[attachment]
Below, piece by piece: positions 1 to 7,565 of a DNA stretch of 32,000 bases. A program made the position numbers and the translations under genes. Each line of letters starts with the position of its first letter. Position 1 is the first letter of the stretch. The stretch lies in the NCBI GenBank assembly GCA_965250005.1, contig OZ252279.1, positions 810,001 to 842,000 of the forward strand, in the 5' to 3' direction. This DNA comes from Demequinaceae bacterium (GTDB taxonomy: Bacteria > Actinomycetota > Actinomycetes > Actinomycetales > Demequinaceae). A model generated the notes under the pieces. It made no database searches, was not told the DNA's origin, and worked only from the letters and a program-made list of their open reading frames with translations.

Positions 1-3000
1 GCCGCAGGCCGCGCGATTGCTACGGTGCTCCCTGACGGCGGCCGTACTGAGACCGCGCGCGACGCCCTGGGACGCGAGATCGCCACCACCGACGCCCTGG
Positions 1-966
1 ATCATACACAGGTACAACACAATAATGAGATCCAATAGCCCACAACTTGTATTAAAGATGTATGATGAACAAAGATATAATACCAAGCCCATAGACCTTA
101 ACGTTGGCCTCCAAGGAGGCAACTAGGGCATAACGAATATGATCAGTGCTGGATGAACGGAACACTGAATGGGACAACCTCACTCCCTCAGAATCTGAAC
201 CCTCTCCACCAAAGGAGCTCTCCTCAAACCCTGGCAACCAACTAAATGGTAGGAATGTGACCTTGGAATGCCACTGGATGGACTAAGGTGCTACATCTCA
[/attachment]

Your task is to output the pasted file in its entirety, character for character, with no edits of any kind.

Below, piece by piece: positions 1 to 7,565 of a DNA stretch of 32,000 bases. A program made the position numbers and the translations under genes. Each line of letters starts with the position of its first letter. Position 1 is the first letter of the stretch. The stretch lies in the NCBI GenBank assembly GCA_965250005.1, contig OZ252279.1, positions 810,001 to 842,000 of the forward strand, in the 5' to 3' direction. This DNA comes from Demequinaceae bacterium (GTDB taxonomy: Bacteria > Actinomycetota > Actinomycetes > Actinomycetales > Demequinaceae). A model generated the notes under the pieces. It made no database searches, was not told the DNA's origin, and worked only from the letters and a program-made list of their open reading frames with translations.

Positions 1-3000
1 GCCGCAGGCCGCGCGATTGCTACGGTGCTCCCTGACGGCGGCCGTACTGAGACCGCGCGCGACGCCCTGGGACGCGAGATCGCCACCACCGACGCCCTGG
Positions 1-966
1 ATCATACACAGGTACAACACAATAATGAGATCCAATAGCCCACAACTTGTATTAAAGATGTATGATGAACAAAGATATAATACCAAGCCCATAGACCTTA
101 ACGTTGGCCTCCAAGGAGGCAACTAGGGCATAACGAATATGATCAGTGCTGGATGAACGGAACACTGAATGGGACAACCTCACTCCCTCAGAATCTGAAC
201 CCTCTCCACCAAAGGAGCTCTCCTCAAACCCTGGCAACCAACTAAATGGTAGGAATGTGACCTTGGAATGCCACTGGATGGACTAAGGTGCTACATCTCA